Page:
Cyclones form over the ocean in the southern hemisphere while hurricanes form over the ocean in the northern hemisphere. Cyclones typically spin in a clockwise direction while hurricanes spin counterclockwise.

What is a cyclone?

A cyclone is a large-scale air mass that rotates around a low-pressure centre, clockwise in the Southern Hemisphere and counterclockwise in the Northern Hemisphere. Cyclones are characterized by inward-spiralling winds that rotate about a zone of low pressure. The largest low-pressure systems are polar vortices and extratropical cyclones of the jet stream level. Tropical cyclones can also be referred to as hurricanes, typhoons, or tropical storms, depending on their location and strength.

What is a hurricane?

A hurricane is a tropical cyclone that forms in the Atlantic Ocean and typically occurs between June 1 and November 30. Hurricanes are characterized by spiralling winds, heavy rain, and storm surge. The term “hurricane” is derived from the Spanish word huracán, which means “storm.”

How do cyclones and hurricanes form?

For starters, cyclones form over warm ocean waters near the equator, while hurricanes form over warm ocean waters further north. Cyclones also tend to be less intense than hurricanes and typically last for a shorter period.

For both cyclones and hurricanes, it all starts with an area of low pressure in the atmosphere. Warm air rises from the ocean surface into this area of low pressure, causing the air to spin. This spinning action causes the formation of thunderstorms, which can then grow into a larger storm system.

If conditions are just right, that storm system can continue to grow and intensify into a full-blown cyclone or hurricane. Factors that can contribute to this intensification include warm ocean waters (hurricanes need water temperatures of at least 26 degrees Celsius to form), high humidity levels in the atmosphere, and weak wind shear (which helps prevent the storm from falling apart).

How are cyclones and hurricanes named?

Cyclones and hurricanes are named differently depending on where they occur. In the Atlantic and Northeast Pacific, tropical cyclones are named after people, while in the Northwest Pacific they are given numbers. Hurricane names are decided upon by an international committee of the World Meteorological Organization. There are six lists of hurricane names that rotate every six years, meaning that the 2017 list will be used again in 2023.

Tropical cyclones in the Atlantic and Northeast Pacific are named after people, with each storm being given a different name. The practice began during World War II when US military meteorologists started using feminine names to track storms to make them easier to remember. Over time, the practice spread to other parts of the world.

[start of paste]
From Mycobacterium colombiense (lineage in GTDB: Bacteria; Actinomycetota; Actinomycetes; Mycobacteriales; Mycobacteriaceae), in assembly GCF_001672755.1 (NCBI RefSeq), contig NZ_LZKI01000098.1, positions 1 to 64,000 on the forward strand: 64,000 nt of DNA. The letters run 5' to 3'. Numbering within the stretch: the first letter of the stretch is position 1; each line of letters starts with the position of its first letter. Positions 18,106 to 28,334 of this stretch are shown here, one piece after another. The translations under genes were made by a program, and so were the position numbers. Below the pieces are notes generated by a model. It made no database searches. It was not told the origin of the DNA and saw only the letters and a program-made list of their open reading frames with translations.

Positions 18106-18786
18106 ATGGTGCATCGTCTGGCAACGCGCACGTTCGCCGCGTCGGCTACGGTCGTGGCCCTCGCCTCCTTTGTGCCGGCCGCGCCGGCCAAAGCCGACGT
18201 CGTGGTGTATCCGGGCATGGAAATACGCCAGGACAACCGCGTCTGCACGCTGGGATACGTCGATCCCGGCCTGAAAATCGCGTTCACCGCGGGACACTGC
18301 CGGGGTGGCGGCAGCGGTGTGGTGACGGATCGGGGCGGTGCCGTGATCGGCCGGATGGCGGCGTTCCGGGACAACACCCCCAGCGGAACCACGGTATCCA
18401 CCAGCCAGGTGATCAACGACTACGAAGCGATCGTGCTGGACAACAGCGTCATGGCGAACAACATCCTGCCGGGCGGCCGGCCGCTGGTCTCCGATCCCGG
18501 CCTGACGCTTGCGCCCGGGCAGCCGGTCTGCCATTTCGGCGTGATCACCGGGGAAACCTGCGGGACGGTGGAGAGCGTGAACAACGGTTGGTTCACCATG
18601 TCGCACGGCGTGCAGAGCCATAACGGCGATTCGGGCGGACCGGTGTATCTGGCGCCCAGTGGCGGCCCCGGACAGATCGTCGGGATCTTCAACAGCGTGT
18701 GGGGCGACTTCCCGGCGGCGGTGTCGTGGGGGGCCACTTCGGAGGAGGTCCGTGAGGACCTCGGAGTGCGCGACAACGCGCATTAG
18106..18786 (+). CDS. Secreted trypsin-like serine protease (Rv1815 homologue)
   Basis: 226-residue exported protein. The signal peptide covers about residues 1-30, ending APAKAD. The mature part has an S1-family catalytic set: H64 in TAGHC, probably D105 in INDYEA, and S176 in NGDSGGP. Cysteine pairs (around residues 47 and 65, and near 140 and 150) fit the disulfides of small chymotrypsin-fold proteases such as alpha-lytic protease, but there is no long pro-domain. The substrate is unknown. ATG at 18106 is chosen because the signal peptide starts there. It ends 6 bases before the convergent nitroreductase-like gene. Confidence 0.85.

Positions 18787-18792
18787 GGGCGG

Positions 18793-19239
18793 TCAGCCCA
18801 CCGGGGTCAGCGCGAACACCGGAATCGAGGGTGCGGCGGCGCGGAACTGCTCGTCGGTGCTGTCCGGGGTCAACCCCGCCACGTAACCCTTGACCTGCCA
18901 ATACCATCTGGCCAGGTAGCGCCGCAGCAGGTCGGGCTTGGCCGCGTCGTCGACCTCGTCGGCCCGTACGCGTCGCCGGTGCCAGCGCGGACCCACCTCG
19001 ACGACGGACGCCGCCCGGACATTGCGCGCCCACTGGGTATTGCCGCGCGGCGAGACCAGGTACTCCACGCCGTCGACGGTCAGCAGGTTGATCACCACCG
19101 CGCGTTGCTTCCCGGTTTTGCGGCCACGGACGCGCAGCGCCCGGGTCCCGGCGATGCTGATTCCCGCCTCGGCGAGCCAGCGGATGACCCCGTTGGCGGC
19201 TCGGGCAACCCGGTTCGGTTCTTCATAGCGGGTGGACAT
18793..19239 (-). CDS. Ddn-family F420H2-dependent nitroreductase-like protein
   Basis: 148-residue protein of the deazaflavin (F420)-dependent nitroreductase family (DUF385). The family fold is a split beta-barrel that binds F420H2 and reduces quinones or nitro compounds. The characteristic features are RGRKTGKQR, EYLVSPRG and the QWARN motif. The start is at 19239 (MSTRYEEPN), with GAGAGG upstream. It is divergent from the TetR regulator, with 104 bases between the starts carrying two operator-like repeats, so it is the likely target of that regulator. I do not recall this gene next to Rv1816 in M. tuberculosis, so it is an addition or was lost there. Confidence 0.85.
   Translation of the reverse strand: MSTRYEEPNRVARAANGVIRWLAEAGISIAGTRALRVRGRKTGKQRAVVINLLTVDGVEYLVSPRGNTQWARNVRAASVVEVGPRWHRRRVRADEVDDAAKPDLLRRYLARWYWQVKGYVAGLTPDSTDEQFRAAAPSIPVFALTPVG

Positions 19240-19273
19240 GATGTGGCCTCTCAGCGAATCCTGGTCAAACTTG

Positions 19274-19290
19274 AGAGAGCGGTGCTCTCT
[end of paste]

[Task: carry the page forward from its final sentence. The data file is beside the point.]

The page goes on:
Can we predict cyclones or hurricanes?

The short answer is yes, we can predict both cyclones and hurricanes. However, the long answer is a little more complicated. Cyclones and hurricanes are both tropical storms that form over warm ocean waters. They typically form in late summer or early fall, and they can occur anywhere in the world where there’s warm ocean water.

There are a few key differences between cyclones and hurricanes. Cyclones typically have lower wind speeds, although they can still pack a punch. And finally, hurricanes rotate in a counterclockwise direction while cyclones rotate clockwise.

So how do we predict these storms? Meteorologists use a variety of tools to track and predict tropical storms. One of the most important tools is called a hurricane hunter plane. These planes fly into the eye of the storm to gather data about its intensity and size. This data is then used to create computer models that help forecasters predict the storm’s path and intensity.

While we have become quite good at predicting tropical storms, it’s important to remember that they can still be very dangerous. If you live in an area that’s vulnerable to these storms, make sure you have a plan in place in case one heads your way.

Why do cyclones cause rain?

Cyclones are caused by the movement of warm air over cooler waters. The warm air rises and the cooler air pushes in to replace it. This process forms a low-pressure system which sucks in more air from around it. As the cyclone rotates, this process pulls moisture from the ocean surface and condenses it into clouds. When these clouds become saturated, they release their water as rain.

What is the strongest hurricane to ever happen?

In terms of wind speeds, the strongest hurricane on record was Hurricane Patricia, which had maximum sustained winds of 215 miles per hour (345 kilometres per hour) when it made landfall in Mexico in 2015. In terms of barometric pressure, the strongest hurricane on record was Typhoon Tip, which had a minimum pressure of 870 millibars (25.69 inches or 65.7 centimetres) when it peaked in the western Pacific Ocean in 1979.

 

Photo by Nikolas Noonan on Unsplash

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